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Epilepsy and premature death

Only the Scandinavians do beautiful cohort studies. A total of 245 children with epilepsy were followed for 40 years from 1964. Sixty (24%) died, including half of those with chronic refractory epilepsy. The overall adjusted mortality was three times higher than expected. Children with a demonstrable symptomatic cause were three times more likely to die than those with idiopathic or cryptogenic epilepsy. Six deaths were drownings. Sudden unexplained death in epilepsy (SUDEP) was suspected in 18, giving a cumulative SUDEP risk over 40 years of a sobering 7%.

Migraines: dots and clots

Migraine with aura is associated with white matter hyperintensities and subclinical infarction. A large study (n=780) showed that any severe headache increases white matter hyperintensity load (OR 2.0 (95% CI 1.3 to 3.1); p>0.002). So are migraines not so unusual after all? Only migranous headaches (in this study) were linked with brain infarctions (OR 3.4 (95% CI 1.2 to 9.3)) and, happily, MRI visible lesions were not associated with cognitive impairment. These results make it now even harder to request MRI ‘to rule out underlying structural pathology’.

Encephalitis: known knowns and known unknowns

Medical students are expected to be able to list obscure causes of encephalitis. In practice, the underlying aetiology is often not found, with 85% of UK cases remaining ‘cause unknown’. An English 2 year population based prospective study identified 203 encephalitis cases; 85% were in immunocompetent patients. After extensive investigations, the authors found infective causes in 42% (19% with herpes simplex virus) and immune mediated causes in 21% (11% with acute demyelinating encephalomyelitis). Overall, 24 died (12%) but mortality in those with Mycobacterium tuberculosis was 30% and in those with autoimmune causes was 19%. It all confirms what we have long known—early treatment is critical but even extensive testing often still leaves diagnostic certainty.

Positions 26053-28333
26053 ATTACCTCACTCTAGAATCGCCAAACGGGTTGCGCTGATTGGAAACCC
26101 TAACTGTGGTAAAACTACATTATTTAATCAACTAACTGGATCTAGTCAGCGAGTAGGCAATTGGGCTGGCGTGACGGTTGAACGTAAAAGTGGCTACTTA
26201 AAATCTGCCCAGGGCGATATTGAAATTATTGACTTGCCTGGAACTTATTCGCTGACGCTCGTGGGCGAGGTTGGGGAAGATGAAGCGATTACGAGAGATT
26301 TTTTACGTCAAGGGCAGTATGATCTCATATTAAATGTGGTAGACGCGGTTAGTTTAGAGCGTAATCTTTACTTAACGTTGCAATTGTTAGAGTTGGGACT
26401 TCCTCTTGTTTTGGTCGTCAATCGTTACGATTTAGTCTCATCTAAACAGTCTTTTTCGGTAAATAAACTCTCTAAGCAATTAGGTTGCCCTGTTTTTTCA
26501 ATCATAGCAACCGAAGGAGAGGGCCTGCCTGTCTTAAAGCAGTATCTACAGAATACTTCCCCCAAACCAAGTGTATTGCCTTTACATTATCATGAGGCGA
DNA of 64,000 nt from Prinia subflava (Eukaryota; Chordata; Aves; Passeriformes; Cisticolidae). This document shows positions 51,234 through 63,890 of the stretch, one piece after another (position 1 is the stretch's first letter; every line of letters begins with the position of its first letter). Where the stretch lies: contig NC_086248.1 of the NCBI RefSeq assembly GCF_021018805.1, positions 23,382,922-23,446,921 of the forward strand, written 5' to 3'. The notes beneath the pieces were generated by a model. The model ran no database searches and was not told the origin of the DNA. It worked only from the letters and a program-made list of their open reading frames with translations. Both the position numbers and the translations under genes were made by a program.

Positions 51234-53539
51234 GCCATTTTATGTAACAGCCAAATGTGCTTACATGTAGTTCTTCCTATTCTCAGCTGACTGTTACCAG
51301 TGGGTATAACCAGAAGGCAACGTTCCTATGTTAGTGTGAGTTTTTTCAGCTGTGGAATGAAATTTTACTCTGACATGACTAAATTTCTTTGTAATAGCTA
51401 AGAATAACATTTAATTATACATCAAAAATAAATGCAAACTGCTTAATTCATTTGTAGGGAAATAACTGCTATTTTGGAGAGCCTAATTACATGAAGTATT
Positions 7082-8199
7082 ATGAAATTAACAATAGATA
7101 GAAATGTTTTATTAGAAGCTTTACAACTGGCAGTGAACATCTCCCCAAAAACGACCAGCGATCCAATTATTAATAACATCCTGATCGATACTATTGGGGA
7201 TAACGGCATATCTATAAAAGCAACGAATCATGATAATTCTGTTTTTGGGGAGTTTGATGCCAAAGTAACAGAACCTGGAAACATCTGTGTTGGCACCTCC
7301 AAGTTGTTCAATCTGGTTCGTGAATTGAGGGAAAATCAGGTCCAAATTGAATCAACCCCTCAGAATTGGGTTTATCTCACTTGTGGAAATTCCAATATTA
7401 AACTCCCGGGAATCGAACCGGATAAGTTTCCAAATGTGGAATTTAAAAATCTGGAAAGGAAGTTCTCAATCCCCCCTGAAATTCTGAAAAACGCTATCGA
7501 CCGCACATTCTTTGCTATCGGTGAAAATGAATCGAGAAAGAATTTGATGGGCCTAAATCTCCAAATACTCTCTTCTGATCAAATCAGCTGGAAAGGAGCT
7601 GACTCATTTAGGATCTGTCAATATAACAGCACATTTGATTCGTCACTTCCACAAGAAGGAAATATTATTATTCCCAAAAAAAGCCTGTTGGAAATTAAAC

Blistering brains

At first glance, bullous pemphigoid has little relevance to a neurology clinic. However, a recent case control study went some way to confirming a link between this IgG mediated autoimmune blistering skin condition and several neurological disorders. Patients with bullous pemphigoid have an increased risk of neurological diseases in general (OR 6.2, adjusted for sex and age), and of cerebrovascular disease and dementia in particular. However, pemphigoid mostly follows the neurological disease onset. Thus the link remains an enigmatic clue to aetiology, rather than a diagnostic aid.

Pants on fire

Unscrupulous alternative therapists may invite accusations of talking from the heart of their bottom—an apt description of the ‘discovery’ of the inverted homunculus on the buttocks. This deliberate falsehood from John McLachlan was used to explode the lack of robust critical appraisal by, first, some in the alternative medicine community and, second, by some who organise medical conferences. Professor McLachlan evoked their obscuring linguistic style: for example, ‘integrative medicine’ as the new synonym for complementary medicine. Ironically, a buttock massage undoubtedly has powerful placebo effects, which might easily outshine some ‘high street’ therapies.

On the shoulders of giants

In 1761, a boy born in Northern Ireland grew to a height of 7 feet and 7 inches (231 cm). After he died at 22 years, the surgeon John Hunter acquired his skeleton for the Hunterian Museum in London. In 1909, Harvey Cushing examined the skull, reported an enlarged pituitary fossa and diagnosed a probable pituitary adenoma. DNA now extracted from the patient's teeth has shown a mutation known to predispose to childhood onset pituitary adenomas (c910C→T, in the gene encoding for aryl-hydrocarbon interacting protein (AIP)). The same mutation was also identified in four families currently living in Northern Ireland, suggesting a single common ancestor 57 generations ago.

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